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Nurse Prescribing In New Zealand:  Professional Gain Or Political Loss?   

Elmar Beekman, RCpN, PostGrad. Dipl. HSM., Drs., (Maastricht University,  The Netherlands). Previously Lecturer, School of Health Sciences,  Massey University, Wellington   

Lesley Patterson, BEd, Dip. Women’s Studies, BA (Hons).  Lecturer, School of Sociology, Social Policy, and Social Work,  Massey University, Wellington. 

Beekman, E., & Patterson, L. (2003). Nurse  prescribing in New Zealand: Professional gain or  political loss? Nursing Praxis in New Zealand, 19(1),  15-22.   

Abstract   

Change in the work of nurses is currently being driven by two main developments.  Some nurses can now be legally mandated to undertake the traditional medical  task of prescribing, while at the same time the delegation of routine nursing work  to unregistered care workers has become more common. An optimistic reading of  these changes might suggest they illustrate the successful professionalisation of  nursing, by and for nurses. However, by locating changes to nursing’s scope of  practice within the historical context of the Health Reforms, an alternative reading  is possible. With particular reference to nurse prescribing, we argue that changes  in nursing work are often politically driven, rather than being simply outcomes of  nurse-led developments towards extending autonomous nursing practice.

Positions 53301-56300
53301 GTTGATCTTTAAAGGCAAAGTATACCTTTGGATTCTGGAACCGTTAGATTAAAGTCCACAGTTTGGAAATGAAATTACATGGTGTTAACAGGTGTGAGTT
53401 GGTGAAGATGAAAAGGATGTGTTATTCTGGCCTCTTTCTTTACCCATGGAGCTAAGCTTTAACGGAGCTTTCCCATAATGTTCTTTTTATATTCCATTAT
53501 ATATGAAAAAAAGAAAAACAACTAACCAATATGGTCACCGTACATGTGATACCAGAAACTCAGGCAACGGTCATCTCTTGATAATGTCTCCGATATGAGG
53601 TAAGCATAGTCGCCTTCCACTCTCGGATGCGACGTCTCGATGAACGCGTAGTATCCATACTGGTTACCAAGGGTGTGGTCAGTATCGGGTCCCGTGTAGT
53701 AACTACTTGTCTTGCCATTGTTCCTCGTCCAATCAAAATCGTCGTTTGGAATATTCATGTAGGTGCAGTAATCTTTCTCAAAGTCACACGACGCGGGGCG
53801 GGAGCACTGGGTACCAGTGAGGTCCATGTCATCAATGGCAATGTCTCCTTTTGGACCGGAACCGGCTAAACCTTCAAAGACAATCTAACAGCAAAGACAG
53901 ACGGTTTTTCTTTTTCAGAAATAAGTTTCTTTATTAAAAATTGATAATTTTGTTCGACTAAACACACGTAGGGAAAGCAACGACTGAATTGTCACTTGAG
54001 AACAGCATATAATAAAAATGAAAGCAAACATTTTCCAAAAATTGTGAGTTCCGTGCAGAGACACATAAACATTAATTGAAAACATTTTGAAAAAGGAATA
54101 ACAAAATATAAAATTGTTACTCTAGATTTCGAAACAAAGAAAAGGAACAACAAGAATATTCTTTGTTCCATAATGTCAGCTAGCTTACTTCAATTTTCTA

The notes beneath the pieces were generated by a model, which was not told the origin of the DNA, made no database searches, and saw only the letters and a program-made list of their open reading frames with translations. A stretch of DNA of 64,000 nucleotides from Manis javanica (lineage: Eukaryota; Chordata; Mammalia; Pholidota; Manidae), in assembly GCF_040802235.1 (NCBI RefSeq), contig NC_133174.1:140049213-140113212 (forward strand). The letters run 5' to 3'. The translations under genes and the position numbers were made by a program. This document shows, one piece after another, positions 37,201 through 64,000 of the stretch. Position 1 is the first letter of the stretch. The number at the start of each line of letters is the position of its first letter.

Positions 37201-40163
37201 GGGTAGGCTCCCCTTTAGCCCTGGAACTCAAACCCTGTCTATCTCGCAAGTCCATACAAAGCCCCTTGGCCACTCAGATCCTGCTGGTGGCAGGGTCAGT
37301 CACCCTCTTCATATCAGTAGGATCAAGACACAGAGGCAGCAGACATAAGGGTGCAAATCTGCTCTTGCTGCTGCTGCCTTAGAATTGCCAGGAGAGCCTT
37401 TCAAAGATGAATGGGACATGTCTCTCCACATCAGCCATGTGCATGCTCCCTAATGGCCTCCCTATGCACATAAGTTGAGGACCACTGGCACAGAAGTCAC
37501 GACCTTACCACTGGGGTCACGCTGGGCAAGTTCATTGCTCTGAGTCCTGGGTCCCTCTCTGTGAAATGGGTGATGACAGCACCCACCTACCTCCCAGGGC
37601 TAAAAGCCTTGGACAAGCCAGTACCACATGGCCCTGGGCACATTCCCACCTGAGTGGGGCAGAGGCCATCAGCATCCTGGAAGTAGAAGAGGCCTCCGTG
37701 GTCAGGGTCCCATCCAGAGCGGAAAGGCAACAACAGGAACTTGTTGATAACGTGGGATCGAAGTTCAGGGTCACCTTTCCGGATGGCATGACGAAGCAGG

Key Words: Nurse prescribing, health reforms, professional autonomy, commodification   

Introduction   

Several commentators have argued  that in general nurses react to health  policy rather than determine the  direction such policy should take  (Lange & Cheek, 1997; McCartney,  Tyrer, Brazier & Prayle, 1999). In New  Zealand, for example, nursing as a  profession was largely invisible in  setting the direction of the Health  Reforms of the early 1990s (White,  1995). However the work of nurses  was crucial to the implementation of  the reforms, and as the policy  environment driving the health sector  changed so too did the scope of  nursing practice.  Continued

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